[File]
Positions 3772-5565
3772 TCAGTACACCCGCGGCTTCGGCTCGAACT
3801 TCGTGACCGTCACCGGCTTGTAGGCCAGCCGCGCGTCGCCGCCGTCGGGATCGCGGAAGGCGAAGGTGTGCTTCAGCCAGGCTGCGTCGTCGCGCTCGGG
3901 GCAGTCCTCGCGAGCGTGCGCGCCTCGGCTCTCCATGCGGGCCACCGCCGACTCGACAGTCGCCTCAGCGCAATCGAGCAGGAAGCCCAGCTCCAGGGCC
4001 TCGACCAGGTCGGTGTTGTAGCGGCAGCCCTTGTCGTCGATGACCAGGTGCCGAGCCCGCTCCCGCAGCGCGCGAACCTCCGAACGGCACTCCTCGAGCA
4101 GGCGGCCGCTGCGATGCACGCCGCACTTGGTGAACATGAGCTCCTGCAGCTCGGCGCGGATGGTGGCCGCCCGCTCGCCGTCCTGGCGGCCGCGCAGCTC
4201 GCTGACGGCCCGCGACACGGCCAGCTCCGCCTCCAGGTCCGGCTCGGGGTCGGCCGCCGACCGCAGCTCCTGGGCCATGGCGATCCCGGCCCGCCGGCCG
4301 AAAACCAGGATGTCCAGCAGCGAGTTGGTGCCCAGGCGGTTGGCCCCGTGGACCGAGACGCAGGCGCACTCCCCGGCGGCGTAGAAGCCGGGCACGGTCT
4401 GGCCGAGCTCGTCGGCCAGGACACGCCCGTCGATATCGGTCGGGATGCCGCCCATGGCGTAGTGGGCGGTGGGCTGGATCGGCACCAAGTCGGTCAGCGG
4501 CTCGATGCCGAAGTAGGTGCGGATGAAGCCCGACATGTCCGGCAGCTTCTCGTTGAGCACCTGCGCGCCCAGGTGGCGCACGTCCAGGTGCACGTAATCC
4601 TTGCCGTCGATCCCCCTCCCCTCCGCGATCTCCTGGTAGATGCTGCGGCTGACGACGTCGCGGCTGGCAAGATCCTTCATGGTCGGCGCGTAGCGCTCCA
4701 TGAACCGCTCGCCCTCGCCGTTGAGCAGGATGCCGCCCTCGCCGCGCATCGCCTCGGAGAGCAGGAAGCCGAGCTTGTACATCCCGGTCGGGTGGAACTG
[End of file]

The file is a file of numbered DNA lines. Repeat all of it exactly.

Positions 3772-5565
3772 TCAGTACACCCGCGGCTTCGGCTCGAACT
3801 TCGTGACCGTCACCGGCTTGTAGGCCAGCCGCGCGTCGCCGCCGTCGGGATCGCGGAAGGCGAAGGTGTGCTTCAGCCAGGCTGCGTCGTCGCGCTCGGG
3901 GCAGTCCTCGCGAGCGTGCGCGCCTCGGCTCTCCATGCGGGCCACCGCCGACTCGACAGTCGCCTCAGCGCAATCGAGCAGGAAGCCCAGCTCCAGGGCC
4001 TCGACCAGGTCGGTGTTGTAGCGGCAGCCCTTGTCGTCGATGACCAGGTGCCGAGCCCGCTCCCGCAGCGCGCGAACCTCCGAACGGCACTCCTCGAGCA
4101 GGCGGCCGCTGCGATGCACGCCGCACTTGGTGAACATGAGCTCCTGCAGCTCGGCGCGGATGGTGGCCGCCCGCTCGCCGTCCTGGCGGCCGCGCAGCTC
4201 GCTGACGGCCCGCGACACGGCCAGCTCCGCCTCCAGGTCCGGCTCGGGGTCGGCCGCCGACCGCAGCTCCTGGGCCATGGCGATCCCGGCCCGCCGGCCG
4301 AAAACCAGGATGTCCAGCAGCGAGTTGGTGCCCAGGCGGTTGGCCCCGTGGACCGAGACGCAGGCGCACTCCCCGGCGGCGTAGAAGCCGGGCACGGTCT
4401 GGCCGAGCTCGTCGGCCAGGACACGCCCGTCGATATCGGTCGGGATGCCGCCCATGGCGTAGTGGGCGGTGGGCTGGATCGGCACCAAGTCGGTCAGCGG
4501 CTCGATGCCGAAGTAGGTGCGGATGAAGCCCGACATGTCCGGCAGCTTCTCGTTGAGCACCTGCGCGCCCAGGTGGCGCACGTCCAGGTGCACGTAATCC
4601 TTGCCGTCGATCCCCCTCCCCTCCGCGATCTCCTGGTAGATGCTGCGGCTGACGACGTCGCGGCTGGCAAGATCCTTCATGGTCGGCGCGTAGCGCTCCA
4701 TGAACCGCTCGCCCTCGCCGTTGAGCAGGATGCCGCCCTCGCCGCGCATCGCCTCGGAGAGCAGGAAGCCGAGCTTGTACATCCCGGTCGGGTGGAACTG